Former Holy Cross coach Dan Trame recalls the excitement of winning the 2005 slow-pitch softball state championship, and vividly remembers the post-game pile-up after beating Newport Central Catholic in the double-elimination final.
“We weren’t supposed to win it. NewCath was the favorite,” Trame said. “We had to come through the losers’ bracket, and we had to beat NewCath twice to win. When we won the second game, we had a big dog pile with me and my pitcher, Abby Webster, at the bottom of it, and I thought I was going to crush my pitcher.”
High school slow-pitch softball may be a thing of the past, but the memories live on at Holy Cross, home of the state’s last dynasty. The Indians won the first of back-to-back state titles in 2005.
“I can remember it like it was yesterday. I’m getting fired up thinking about it,” said Trame. “We won three of the last four slow-pitch state championships, then they took the sport away from us.”
The Indians went 5-1 at the all-day state tournament, on a hot Saturday, May 21, 2005, at Rivershore Sports Complex in Hebron. They finished the season with a record of 33-6. First baseman Holly Dorning was state tournament MVP.
“I remember how much fun we had because we had all played together for a while and we were really good friends,” Dorning said. “Plus, I got to have my name on two banners.”
Shortstop Rachel Meier, right fielder Sarah Nielander and left fielder Trista Wolfe were named all-tournament in 2005.
“It was the first state championship of any kind at Holy Cross,” said Trame, a 1981 Holy Cross graduate. “The boys’ basketball team lost in the state finals in 1965, so we were the first to get to the final and win.”
The Indians repeated in 2006. They were dethroned the next year, but returned with another state title in 2008. They began the 2005 march with a 16-3 win over Scott. They beat Lloyd 10-7 in the winners’ bracket semifinals, but lost 8-1 to NewCath, knocking them into the losers’ bracket. They beat Lloyd a second time, 9-2, setting up a rematch with NewCath in the final. The Indians won the first game, 16-14, forcing a second game.
The Indians piled onto each other in the infield after shutting out the Thoroughbreds 5-0 in the championship final. It was 1-0 in the top of the sixth but the Indians added a run on a base hit by Dorning, and scored three in the seventh. Nielander’s RBI single made it 3-0. A single by second baseman Amber Martin and Meier’s RBI grounder plated the fourth run. Webster’s run-scoring single set the final score. She retired the side in order in the bottom of the seventh.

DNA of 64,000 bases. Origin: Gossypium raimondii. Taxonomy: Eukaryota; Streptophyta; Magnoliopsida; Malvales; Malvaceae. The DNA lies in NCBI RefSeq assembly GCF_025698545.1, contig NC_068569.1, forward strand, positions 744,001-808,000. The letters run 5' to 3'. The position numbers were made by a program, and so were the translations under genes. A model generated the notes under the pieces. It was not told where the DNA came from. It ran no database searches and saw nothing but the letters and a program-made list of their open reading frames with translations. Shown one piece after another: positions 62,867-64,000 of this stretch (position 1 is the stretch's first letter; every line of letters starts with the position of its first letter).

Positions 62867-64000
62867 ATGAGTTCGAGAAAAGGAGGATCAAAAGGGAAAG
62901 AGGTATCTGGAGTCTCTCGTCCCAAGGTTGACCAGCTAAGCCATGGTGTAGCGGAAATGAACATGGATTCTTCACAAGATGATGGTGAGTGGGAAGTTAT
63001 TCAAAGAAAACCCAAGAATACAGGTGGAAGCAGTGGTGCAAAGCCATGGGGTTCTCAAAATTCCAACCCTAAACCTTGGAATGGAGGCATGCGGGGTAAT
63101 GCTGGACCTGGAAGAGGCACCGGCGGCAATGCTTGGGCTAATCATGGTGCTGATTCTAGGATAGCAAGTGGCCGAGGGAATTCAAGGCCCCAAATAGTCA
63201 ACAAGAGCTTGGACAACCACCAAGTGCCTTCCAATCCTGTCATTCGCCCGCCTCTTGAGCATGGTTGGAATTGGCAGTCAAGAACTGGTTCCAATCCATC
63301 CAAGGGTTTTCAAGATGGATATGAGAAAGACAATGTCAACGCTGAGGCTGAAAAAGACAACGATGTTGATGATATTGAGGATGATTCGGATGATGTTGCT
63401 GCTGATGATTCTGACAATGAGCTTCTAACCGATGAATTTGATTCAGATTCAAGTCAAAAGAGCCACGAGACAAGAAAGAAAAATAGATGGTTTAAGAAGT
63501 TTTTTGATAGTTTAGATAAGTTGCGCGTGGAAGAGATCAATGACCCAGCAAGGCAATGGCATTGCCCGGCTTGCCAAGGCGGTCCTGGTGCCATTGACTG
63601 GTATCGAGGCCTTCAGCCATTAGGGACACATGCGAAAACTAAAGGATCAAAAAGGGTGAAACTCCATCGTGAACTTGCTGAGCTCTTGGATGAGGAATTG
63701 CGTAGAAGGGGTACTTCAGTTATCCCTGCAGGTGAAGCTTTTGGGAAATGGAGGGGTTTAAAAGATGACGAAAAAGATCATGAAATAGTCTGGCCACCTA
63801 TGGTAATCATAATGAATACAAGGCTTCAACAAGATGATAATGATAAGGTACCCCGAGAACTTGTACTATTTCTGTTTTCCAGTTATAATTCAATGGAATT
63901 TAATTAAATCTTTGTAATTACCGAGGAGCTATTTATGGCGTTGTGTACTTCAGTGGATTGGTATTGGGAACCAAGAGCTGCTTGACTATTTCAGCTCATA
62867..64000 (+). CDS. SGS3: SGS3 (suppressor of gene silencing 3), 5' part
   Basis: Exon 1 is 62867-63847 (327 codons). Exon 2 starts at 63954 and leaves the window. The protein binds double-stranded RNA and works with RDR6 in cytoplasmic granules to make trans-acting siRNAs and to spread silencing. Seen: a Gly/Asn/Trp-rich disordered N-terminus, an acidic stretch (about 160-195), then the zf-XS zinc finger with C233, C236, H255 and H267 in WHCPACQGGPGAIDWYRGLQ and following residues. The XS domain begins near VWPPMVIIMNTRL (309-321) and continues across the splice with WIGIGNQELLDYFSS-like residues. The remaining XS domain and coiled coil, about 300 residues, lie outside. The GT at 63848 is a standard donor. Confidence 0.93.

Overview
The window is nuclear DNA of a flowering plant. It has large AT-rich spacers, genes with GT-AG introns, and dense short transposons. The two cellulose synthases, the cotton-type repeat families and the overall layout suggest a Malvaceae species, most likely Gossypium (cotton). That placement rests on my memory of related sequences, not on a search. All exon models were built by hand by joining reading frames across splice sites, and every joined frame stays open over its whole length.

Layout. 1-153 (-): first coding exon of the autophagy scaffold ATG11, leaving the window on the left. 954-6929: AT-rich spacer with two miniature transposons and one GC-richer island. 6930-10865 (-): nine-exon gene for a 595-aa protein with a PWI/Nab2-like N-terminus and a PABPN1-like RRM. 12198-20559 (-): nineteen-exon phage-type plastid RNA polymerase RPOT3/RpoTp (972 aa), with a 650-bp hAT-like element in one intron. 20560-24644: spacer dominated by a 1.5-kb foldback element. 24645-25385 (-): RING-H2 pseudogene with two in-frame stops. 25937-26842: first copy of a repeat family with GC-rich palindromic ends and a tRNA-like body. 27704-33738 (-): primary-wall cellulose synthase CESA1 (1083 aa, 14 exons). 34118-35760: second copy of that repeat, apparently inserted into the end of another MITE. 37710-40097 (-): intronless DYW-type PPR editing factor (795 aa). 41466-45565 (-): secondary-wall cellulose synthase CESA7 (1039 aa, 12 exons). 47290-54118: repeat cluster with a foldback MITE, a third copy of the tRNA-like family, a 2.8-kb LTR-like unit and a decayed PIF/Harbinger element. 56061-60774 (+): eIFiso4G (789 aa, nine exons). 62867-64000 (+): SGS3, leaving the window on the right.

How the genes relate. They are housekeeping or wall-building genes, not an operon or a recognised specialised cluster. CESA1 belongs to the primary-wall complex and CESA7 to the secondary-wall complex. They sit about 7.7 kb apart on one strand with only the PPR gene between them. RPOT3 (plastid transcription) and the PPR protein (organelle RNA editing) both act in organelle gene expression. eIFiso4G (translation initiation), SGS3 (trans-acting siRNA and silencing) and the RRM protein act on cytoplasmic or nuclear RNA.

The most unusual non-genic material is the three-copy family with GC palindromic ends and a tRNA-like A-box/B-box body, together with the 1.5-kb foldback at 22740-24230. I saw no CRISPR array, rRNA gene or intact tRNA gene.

“The last out was a fly ball to Trista Wolfe in left,” Trame said. “I tackle Abby behind the pitcher’s mound, nearly crushing her, and a dog pile ensues. I was saying, ‘Are you OK. Are you OK?’ I was worried.”
Webster was too thrilled to complain. “Through the excitement, I was at the bottom, alright,” she said. “But we were so happy.”
Wolfe was one of three standout sisters along with catcher Tiffany Wolfe and third baseman Taylor Wolfe. All three homered that season. Taylor had three. Nielander led with seven homers, followed by Dorning with six. Dorning had a team-best 65 RBI.
Left-center fielder Shannon Donnelly, the leadoff hitter, led the team with a .621 batting average. Dorning was next at .591. The Indians had five hitters with averages above .500, including two of the Wolfe sisters. Right-center fielder Liz Laws batted .534. With Laws, Trame deployed a roving shift in every state tournament game against NewCath, putting Laws in shallow left or behind second base, depending on the batter. “Sometimes, I’d be 10 feet from the pitcher. It gave teams a little more to think about,” Laws said.
“I think it messed them up,” said coach Trame. “We also had a different home plate umpire in the second NewCath final, and the strike zone changed. It got bigger after the girls had to groove pitches. Abby was throwing it high in the second game.”
The Indians played the season with heavy hearts. Lauren Yeager, a sister of Holy Cross assistant coach Tiffany Yeager, died in a car accident the previous June. The team played with Lauren Yeager’s initials, LY, on their shirt sleeves.
“It was an emotional deal when we won it. I remember hugging Tiffany for a long time,” Trame said. “It’s definitely a year I’ll never forget.”